Objective: Previous studies in an experimental synovitis model in rats determined that administration of glutamate and aspartate into the joint produces hyperalgesic responses, while their receptor antagonists provide protection against the development of a hyperalgesic state. We examined concentrations of amino acids in synovial fluid (SF) to determine if increases might be relevant to human joint pathology.
Methods: One hundred forty-four repository SF samples from patients undergoing diagnostic or therapeutic arthrocentesis and 14 SF samples from 7 cadavers were analyzed by high pressure liquid chromatography and compared as arthritic and control cohorts.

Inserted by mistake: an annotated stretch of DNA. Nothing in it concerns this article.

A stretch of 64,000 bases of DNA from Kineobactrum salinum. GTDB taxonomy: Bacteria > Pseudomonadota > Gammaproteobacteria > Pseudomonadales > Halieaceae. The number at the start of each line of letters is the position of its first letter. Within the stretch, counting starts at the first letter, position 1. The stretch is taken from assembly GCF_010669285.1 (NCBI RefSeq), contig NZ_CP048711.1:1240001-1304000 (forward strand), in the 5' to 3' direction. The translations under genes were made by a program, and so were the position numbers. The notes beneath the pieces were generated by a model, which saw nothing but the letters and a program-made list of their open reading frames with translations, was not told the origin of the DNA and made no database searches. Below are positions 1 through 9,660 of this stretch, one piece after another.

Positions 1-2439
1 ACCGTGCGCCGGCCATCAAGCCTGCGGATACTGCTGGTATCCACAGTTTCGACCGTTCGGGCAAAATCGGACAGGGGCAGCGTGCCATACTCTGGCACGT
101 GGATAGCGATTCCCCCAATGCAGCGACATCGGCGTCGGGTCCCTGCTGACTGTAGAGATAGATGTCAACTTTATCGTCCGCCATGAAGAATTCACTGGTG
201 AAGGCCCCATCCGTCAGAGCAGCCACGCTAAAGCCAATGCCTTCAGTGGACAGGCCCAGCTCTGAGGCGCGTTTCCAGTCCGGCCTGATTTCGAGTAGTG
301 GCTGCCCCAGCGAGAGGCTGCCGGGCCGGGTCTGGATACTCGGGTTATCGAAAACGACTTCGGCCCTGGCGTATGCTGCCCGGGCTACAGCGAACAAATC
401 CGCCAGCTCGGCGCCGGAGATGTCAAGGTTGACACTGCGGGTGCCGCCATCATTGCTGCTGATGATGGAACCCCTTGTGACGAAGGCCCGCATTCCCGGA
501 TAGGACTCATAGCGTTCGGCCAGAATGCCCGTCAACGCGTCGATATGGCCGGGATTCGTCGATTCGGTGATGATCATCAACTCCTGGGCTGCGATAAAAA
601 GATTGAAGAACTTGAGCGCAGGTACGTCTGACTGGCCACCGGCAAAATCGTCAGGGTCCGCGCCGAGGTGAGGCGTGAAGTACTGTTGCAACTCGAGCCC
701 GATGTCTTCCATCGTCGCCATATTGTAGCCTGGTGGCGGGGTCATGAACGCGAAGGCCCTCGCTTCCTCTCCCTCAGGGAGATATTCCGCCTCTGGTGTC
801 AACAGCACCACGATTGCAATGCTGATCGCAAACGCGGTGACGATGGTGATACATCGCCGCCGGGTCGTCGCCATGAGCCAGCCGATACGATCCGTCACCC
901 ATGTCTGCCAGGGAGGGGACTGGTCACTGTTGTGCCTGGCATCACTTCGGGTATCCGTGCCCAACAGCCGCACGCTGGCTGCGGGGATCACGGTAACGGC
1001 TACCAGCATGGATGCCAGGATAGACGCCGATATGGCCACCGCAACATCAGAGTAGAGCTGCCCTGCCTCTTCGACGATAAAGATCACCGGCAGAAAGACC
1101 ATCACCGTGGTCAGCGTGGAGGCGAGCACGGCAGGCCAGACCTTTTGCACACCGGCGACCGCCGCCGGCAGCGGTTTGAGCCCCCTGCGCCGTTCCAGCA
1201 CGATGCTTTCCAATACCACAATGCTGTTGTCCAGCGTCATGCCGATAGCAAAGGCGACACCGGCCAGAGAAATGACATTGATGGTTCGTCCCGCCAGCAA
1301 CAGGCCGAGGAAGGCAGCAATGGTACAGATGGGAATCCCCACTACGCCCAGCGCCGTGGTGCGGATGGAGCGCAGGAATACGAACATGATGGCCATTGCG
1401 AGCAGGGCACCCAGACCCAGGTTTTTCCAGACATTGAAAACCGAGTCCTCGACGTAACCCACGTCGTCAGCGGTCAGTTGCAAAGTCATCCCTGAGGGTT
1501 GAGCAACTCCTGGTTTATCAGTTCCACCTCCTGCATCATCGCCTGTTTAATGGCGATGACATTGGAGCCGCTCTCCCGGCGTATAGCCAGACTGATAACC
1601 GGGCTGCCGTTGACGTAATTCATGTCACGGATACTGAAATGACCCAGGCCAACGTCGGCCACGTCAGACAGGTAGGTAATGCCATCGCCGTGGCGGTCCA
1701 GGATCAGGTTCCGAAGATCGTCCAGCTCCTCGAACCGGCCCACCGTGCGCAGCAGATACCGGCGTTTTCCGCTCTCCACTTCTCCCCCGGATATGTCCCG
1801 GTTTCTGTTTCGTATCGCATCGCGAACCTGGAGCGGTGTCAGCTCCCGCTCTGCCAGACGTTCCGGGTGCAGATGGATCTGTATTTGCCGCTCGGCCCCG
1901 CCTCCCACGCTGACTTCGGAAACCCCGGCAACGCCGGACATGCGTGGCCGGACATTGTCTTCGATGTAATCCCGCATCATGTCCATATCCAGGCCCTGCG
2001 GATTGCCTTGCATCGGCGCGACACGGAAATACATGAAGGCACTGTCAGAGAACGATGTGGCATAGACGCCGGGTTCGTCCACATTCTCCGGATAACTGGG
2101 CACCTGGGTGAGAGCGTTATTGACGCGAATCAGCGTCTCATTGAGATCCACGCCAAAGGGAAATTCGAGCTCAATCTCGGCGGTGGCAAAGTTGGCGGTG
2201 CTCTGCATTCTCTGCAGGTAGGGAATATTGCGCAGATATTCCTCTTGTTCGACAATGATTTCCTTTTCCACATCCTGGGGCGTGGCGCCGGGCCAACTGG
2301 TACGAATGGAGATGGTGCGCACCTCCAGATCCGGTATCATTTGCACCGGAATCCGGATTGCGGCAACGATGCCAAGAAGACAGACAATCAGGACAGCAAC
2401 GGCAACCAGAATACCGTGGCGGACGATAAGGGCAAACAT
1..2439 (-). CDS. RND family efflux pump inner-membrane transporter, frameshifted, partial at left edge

Results: Compared to the average concentrations from the autopsy cases, the excitatory amino acids (EAA) glutamate and aspartate in SF from patients with synovitis were 54 and 28 times higher, respectively. Increases for all other amino acids ranged from 3 to 18-fold. The values for glutamate and aspartate were significantly higher than the mean increase for other amino acids compared using unpaired t tests (p < 0.0001). The mean ratio of glutamate and aspartate elevations over the mean increase for other amino acids was 4-fold and 2-fold, respectively. The EAA were highest in Reiter's, infectious arthropathies, and systemic lupus erythematosus, but did not appreciably segregate to diagnosis or SF white blood cell count.
Conclusion: Our data provide evidence of increased glutamate and aspartate in the SF of humans with active arthritis, suggesting that glutamate mediated events may contribute to the pathogenesis of human arthritic conditions.